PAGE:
As legend goes, the beast was first sighted by Pauline Markham. Markham claimed she eyed the dark, hairy creature at 2:30 p.m. as it walked upright swinging its arms near the Weber-Davis Canal.  The next day, Ronald Smith encountered the creature outside his home. Smith said he came home from work after a late swing shift and saw and heard the thing in the moonlight as he tried to feed his horses shortly after midnight. The next morning, Smith tracked the footprints in the snow and by calculating from the trees, assumed the creature was nine feet high.  These were the only people who saw Bigfoot in South Weber, but numerous others found evidence of its presence, according to "South Weber History," a book compiled by local historian Lee Bell.

For instance, there were the tracks in the snow -- two sets. One large set that measured 15 inches long and seven feet apart, with another smaller set alongside it, as if the two beasts were walking hand in hand. Then there was the case of the stolen stew. Myrna Ray had burnt a kettle of stew and placed the pot on her back porch to cool. The next day, Ray found the heavy pot in the garden, about 300 yards from the porch, licked clean with large footprints around it. "It got everybody stirred up," Ray said. "They swear it was Bigfoot, they swear it was. They had all the trackings." Two boys traced the smaller tracks to a barn that was sectioned off by a barbed wire fence. On the fence, they found clumps of hair.  The boys apparently took the hair strands to the Weber State College crime lab in Ogden and it was last reported by local newspapers that the hair could not be identified, said Sterling Gardner, who was a judge at the time. Gardner and his wife experienced the Bigfoot phenomena just by a nose.  "We had a terrible smell outside the house and our dogs were barking all night long," Annette Gardner said. "It was like something was dead." It was a smell that the Gardners had never experienced and have never smelled since then.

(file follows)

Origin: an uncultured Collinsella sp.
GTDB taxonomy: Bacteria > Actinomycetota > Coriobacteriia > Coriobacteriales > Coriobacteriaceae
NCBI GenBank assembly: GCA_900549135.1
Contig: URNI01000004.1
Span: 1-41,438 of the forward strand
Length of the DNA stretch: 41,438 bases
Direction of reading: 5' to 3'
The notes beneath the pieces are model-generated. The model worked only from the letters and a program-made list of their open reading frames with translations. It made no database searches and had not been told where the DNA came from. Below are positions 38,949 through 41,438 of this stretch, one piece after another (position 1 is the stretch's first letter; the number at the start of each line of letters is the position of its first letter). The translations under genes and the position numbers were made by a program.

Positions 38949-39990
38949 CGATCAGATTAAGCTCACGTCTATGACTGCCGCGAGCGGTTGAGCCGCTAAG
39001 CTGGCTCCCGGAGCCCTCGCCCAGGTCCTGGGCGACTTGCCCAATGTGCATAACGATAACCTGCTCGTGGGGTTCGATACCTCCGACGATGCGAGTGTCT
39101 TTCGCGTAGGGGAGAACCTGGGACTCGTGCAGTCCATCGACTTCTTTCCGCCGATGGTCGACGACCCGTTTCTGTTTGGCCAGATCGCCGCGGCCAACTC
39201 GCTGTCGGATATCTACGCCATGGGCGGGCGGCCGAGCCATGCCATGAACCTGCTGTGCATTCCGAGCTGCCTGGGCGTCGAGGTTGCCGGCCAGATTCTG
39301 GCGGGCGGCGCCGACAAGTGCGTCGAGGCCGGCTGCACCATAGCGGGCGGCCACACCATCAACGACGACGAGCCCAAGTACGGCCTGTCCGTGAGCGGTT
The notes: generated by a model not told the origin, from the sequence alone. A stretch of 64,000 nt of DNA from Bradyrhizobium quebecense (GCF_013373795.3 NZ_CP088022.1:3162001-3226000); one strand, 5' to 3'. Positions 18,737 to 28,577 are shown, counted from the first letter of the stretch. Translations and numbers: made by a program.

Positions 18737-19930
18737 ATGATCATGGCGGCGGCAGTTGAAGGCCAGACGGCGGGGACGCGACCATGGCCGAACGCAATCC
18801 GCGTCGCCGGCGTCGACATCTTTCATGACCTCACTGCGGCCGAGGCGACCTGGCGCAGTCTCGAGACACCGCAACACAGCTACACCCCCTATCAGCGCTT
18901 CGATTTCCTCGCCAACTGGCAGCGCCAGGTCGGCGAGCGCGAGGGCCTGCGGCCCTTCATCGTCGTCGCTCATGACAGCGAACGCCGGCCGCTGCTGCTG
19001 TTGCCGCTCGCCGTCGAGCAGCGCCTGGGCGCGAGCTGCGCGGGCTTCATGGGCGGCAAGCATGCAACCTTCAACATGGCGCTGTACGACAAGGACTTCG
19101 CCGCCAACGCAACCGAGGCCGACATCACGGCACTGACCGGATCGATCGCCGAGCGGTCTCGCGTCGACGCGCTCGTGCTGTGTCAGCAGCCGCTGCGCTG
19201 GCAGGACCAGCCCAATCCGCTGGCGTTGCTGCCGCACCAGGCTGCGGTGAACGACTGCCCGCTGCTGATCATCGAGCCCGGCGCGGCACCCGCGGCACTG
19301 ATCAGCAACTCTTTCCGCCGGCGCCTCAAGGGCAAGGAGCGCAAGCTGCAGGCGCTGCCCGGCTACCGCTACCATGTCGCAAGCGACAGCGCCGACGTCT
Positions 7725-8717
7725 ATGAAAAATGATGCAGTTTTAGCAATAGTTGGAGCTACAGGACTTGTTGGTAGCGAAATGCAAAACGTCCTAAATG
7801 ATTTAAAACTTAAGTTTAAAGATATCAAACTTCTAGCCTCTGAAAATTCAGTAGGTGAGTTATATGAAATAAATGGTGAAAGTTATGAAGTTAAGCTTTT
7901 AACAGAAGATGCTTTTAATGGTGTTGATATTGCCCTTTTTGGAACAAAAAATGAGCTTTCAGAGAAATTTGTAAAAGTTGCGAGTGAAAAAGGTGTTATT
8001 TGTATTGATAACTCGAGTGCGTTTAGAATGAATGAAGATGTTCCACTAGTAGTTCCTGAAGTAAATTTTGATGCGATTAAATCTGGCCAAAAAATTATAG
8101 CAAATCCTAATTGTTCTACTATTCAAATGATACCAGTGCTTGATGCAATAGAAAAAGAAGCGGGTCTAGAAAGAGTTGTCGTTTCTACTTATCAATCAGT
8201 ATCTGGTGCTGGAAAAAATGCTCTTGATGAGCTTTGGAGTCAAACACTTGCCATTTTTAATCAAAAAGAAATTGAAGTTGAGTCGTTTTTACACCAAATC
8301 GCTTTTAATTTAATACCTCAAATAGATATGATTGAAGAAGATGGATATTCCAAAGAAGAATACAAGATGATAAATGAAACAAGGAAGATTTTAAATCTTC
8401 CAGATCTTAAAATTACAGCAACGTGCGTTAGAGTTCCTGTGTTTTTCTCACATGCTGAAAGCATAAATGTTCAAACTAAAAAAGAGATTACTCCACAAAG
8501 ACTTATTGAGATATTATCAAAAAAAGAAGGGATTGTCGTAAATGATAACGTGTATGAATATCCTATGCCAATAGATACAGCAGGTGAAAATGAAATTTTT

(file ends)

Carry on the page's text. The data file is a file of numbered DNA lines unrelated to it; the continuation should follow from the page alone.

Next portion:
The smell permeated through many homes and neighborhoods, the way a skunk smell seeps through any structure. It was reportedly one of the telltale signs that Bigfoot was near.

With these reports and a few others, a mini frenzy occurred. Schoolchildren would excitedly talk about looking for Bigfoot. Those who experienced seeing, hearing or finding evidence of the creature appeared on the TV news, talked on radio shows and were quoted in the newspapers. Bigfoot hunters from Oregon and Washington converged on the small Northern Utah town. People started locking their doors. Children wouldn't go out at night. Animals acted strangely.

But it wasn't all fun and excitement. An uneasiness settled in the town. "It's kind of an eerie feeling. To know that something that we didn't really know what it was, was here," said City Treasurer Kathy Poll. There are many theories as to Bigfoot's origins, Bigfoot from the Sherpa folklore of the yeti, to the Canadian. According to Bell's book, some Mormons believe Bigfoot isactually Cain, of the Old Testament's Cain and Abel, who is actually walking the Earth as a punishment from God. The entire South Weber incident of Bigfoot fever only lasted a week, but the legend will last a lifetime.

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Transmission from Ogden, Utah Publishing Editorial System